I hate being part of the consensus, but right now the view that the market will go flat before finding a bottom seems like the most realistic one.
Sometimes you have to own the fact that it's right to be grim about what is happening. I have long held that we need employment growth to sustain this remarkable rally that began in March of 2009. We aren't getting it.
I have long held that the government had levers to raise employment: easy policies by the Fed and stimulus by Congress. Those are over or about to end.
I thought leadership by the president could help create jobs, as we have seen with other presidents, notably Bill Clinton. That's been a definitive failure.
Four-dollar gasoline, the break point for 2008's economy, hasn't helped. The difference, of course, is that we are awash in oil, even before the OPEC meeting.
But the government seems unsophisticated, not seeing that oil has become like stocks, a necessary portfolio allocation, with the big difference that it's a small market prone to easy manipulation. We know that now from the Commodity Futures Trading Commission's discovery that a couple of tiny hedge fund managers and a shipper were able to keep oil from coming to the market in 2008.
A Florida auction of some of the scammer's personal belongings raises about $400,000 for victims of his Ponzi scheme.
Hundreds of people showed up to check out items that authorities confiscated from Madoff's home in Palm Beach, the Miami Herald reported. For some, the auction was merely a chance to peek at the private lifestyle of the man whose massive Ponzi scheme took billions of dollars from investors worldwide.
Others wanted to buy what they considered a piece of history. And it seems that just about everything Madoff touched had some value to them, including a tin sculpture of a bull (appraised at $210, sold for $5,000) and a pair of leather chairs (appraised at $1,200, sold for $5,000).
ITunes Match will scan your computer for music and match the songs with its own versions in iCloud.
At its annual developers conference Monday, the company announced an upcoming service called iTunes Match that will search the songs on your iTunes and match them from its own library of 18 million songs.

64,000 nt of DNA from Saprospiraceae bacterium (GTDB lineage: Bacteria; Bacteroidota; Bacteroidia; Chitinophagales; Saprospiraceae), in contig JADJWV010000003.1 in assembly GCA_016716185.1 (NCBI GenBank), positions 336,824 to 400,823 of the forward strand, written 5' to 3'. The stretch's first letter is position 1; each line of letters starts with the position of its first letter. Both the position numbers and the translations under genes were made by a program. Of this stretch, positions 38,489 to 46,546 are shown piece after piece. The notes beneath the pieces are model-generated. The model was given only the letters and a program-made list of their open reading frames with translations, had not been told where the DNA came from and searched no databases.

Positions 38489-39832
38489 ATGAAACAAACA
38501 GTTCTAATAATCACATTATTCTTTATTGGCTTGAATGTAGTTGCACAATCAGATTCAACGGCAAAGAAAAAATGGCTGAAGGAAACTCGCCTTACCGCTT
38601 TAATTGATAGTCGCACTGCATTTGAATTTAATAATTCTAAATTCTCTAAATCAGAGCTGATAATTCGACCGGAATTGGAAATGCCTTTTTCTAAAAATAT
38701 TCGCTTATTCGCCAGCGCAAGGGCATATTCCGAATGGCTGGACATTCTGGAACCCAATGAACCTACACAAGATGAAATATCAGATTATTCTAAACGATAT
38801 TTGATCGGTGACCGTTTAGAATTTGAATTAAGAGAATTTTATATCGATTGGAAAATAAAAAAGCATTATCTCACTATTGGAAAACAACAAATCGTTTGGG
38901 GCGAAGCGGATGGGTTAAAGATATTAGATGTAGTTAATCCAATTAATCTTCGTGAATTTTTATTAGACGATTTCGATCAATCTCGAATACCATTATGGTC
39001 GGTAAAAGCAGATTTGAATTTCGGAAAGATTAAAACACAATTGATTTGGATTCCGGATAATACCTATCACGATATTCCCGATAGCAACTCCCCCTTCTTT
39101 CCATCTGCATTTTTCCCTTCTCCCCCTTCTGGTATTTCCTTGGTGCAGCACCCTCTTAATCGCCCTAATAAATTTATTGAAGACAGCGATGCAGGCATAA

So if you have a bunch of songs on your computer that you ripped from a CD or, ahem, obtained illegally, Apple will match them with the legitimate songs on its iTunes servers. And it will upgrade their quality, if needed, to 256Kbps and store them in the iCloud.
An increase could boost commodity stocks.
Microsoft will bring some version of live TV to its Xbox Live service, but the details are still to come.
With the announcement, it's clear that Microsoft is very serious about making its gaming system the entertainment center of the living room. The company also plans to bring YouTube to the console.
I'm not sure how earthshaking the news is. After all, the median age for broadcast audiences has climbed to 50.1 at NBC, 52.3 at ABC, 45.4 at Fox and 56 at CBS. The typical Xbox 360 player seems not to watch a whole lot of live network TV. But still, Microsoft is knocking down another content door for users. (MSN Money is a division of Microsoft.)
These stocks with rising analyst expectations have both short-term gain catalysts and longer-term growth potential.
By Jonas Elmerraji, Stockpickr
Market strength has been seriously lacking in the first week of June, as the biggest single-day drop of 2011 last Wednesday complemented a similar economic-data-induced dip on Friday. The abundant supply of shares doesn't bode well for investors right now -- especially as the S&P 500 ($INX) flirts with the 1,300 support level, which has been hotly watched by traders for the past few months.
Even though stocks are on shaky ground right now, there's still a way to seek out upside potential. The key is to look for sentiment strength. To do that, we're turning once again to a new set of Rocket Stocks to bet on Wall Street's favorite plays right now.